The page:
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Graston Technique

Could Shiny Steel Instruments Properly Manipulated Be The Answer to Your Chronic Pain and Inflammation?

 Quite possibly, yes!

What Is the Graston Technique?

Graston Technique® is a form of instrument-assisted soft tissue mobilization that enables practitioners to release scar tissue, reduce fascial restrictions and increase range of motion. The theory behind this very interesting technique is that by using a tool to introduce controlled microtrauma into an area of excessive scarring and/or soft tissue fibrosis, it stimulates a local inflammatory response which leads to remodeling and repair of the affected soft tissues, and encourages the healing process.  

As the instruments are moved over the affected area and come in contact with adhesions, they help to break up scar tissue and restrictions of the fascia. In time, this process can reduce or eliminate the adhered fibers, restoring range of motion and eliminating the associated pain. The aim and ideal outcome of Graston Technique® is to help transform your soft tissue injury into healthy functioning tissue once again.

Why does Graston Technique aim to reduce scar tissue? 

Scar tissue is thick, dense tissue that appears after injury or trauma. It can limit your range of motion, cause pain and lead to dysfunctional movement.  When SOL Physical Therapists comb their stainless steel instruments over your body, they are able to accurately identify the areas where there is fibrotic tissue restriction. After the tissue has been identified, the instruments are used to break up the scar tissue so it can be absorbed by the body.  The Graston Technique® can be used through muscles, tendons and ligaments, and on a wide variety of acute and chronic conditions.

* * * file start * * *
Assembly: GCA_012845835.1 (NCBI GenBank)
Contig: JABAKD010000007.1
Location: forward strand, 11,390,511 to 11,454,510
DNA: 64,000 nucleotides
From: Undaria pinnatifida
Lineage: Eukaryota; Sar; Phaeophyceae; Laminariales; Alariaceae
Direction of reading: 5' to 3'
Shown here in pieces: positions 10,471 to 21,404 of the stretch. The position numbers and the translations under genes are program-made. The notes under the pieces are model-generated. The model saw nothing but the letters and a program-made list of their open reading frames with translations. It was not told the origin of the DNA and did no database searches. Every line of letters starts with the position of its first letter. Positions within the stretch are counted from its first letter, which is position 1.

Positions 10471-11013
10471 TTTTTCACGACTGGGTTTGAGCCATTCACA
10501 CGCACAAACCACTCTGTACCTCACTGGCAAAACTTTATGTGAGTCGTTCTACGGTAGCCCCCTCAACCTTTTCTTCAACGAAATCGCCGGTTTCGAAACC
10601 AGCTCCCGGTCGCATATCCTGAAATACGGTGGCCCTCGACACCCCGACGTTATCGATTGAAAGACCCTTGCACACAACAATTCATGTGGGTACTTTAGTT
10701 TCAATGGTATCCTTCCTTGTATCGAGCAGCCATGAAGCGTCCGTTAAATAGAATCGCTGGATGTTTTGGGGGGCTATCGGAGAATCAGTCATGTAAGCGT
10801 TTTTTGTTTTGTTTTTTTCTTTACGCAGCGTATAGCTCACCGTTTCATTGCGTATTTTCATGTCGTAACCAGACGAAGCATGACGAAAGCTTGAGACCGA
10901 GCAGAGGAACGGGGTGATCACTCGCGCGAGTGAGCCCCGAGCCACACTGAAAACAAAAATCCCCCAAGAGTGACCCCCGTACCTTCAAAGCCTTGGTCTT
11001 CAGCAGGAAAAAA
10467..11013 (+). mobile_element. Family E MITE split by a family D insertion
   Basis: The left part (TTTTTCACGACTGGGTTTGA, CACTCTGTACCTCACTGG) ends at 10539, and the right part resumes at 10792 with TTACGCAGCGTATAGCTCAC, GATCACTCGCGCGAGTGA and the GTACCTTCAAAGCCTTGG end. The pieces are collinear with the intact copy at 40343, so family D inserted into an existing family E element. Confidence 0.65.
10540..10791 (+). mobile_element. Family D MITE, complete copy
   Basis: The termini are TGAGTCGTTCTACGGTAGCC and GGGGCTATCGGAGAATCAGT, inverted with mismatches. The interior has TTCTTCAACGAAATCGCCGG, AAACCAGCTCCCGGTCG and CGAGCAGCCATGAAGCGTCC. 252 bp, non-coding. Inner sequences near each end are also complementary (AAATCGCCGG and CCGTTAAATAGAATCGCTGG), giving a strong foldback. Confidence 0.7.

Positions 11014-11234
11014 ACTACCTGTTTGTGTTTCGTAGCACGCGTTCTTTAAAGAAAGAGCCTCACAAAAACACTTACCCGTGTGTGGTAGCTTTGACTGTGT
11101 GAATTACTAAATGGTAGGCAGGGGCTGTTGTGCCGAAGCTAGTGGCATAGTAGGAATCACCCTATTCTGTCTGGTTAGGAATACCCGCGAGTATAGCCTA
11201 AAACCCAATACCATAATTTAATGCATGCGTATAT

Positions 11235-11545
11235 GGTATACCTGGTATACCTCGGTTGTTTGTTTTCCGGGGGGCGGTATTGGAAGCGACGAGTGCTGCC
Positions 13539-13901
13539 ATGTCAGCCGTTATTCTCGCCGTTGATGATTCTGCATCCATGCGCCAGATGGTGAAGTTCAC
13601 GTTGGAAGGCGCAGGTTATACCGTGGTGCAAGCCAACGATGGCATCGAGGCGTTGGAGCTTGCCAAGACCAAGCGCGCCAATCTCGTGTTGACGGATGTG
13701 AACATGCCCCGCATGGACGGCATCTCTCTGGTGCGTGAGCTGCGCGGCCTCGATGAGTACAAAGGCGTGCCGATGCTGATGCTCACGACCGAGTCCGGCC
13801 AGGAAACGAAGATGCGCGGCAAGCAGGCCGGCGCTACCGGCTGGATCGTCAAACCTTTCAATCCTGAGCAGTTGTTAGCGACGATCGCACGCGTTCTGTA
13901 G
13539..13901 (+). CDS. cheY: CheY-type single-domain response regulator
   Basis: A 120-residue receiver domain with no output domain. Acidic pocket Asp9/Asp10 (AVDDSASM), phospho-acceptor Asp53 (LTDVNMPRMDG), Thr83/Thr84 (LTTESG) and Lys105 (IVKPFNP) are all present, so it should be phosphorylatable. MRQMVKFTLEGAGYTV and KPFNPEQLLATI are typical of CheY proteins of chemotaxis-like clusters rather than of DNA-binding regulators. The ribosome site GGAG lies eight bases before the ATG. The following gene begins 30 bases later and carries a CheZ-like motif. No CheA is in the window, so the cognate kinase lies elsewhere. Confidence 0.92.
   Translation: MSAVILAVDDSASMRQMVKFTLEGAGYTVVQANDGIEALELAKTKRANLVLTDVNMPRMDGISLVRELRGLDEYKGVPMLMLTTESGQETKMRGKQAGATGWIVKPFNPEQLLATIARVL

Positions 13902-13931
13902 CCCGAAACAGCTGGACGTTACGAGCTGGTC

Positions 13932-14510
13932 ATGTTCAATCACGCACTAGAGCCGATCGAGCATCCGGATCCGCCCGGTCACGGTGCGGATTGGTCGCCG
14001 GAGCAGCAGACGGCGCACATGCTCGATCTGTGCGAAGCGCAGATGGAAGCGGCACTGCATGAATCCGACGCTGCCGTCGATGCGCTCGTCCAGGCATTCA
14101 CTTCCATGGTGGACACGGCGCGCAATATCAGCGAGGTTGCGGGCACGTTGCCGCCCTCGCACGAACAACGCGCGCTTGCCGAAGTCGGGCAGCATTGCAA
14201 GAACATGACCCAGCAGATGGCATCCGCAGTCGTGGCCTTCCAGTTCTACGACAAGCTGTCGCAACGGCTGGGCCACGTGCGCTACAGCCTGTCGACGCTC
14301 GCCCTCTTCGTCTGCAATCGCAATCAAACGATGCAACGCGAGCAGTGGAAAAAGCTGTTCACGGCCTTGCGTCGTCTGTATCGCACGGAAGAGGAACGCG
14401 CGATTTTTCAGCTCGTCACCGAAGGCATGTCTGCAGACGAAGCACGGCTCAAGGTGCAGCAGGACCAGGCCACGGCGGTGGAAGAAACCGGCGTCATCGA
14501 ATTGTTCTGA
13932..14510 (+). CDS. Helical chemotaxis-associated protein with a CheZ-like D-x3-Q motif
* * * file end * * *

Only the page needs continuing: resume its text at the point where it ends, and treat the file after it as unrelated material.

Graston Technique® is generally not used completely on its own. It is often combined with other forms of advanced healing treatments such as Active Release Techniques® (ART).  The full treatments includes brief warm-up exercises, Graston and/or ART treatments, followed by stretching and strengthening activities. Ice can also be a part of the follow-up portion of treatment if subacute inflammation (inflammation that lasts longer than acute inflammation but is not chronic) is present.

Graston Technique Precautions

When used by a trained Physical Therapist, the technique is considered to be very safe.  The most common side effects of a Graston Technique® is minor discomfort during the session and bruising afterwards. You also might be mildly sore afterwards. Graston Technique® is not meant to be especially painful or cause excessive bruising. Graston Technique® does not need to be considered painful in order for it to be effective so definitely speak up if you are experiencing discomfort anytime during treatment. 

SOL Graston
SOL Service :Graston Technique®
SOL Locations :SOL Main Clinic; SOL Performance; SOL Working Body
Primary Benefits :Faster Rehabilitation Recovery; Reduced Overall Treatment Time; Reduced Anti-Inflamitory/Painkiller Usage; Improved Chronic Conditions
Common Conditions :Achilles; Carpal Tunnel; Cervical Sprain/Strain; Fibromyalgia; Lumbar Sprain/Strain; Tennis/Golfers Elbow; Knee Bursitis; Running Injuries; Plantar Fasciitis; Foot Pain; Rotator Cuff Injuries; Shoulder Pain; Scar Tissue; Shin Splints; Trigger Finger; Post-Mastectomy and Caesarean Scarring

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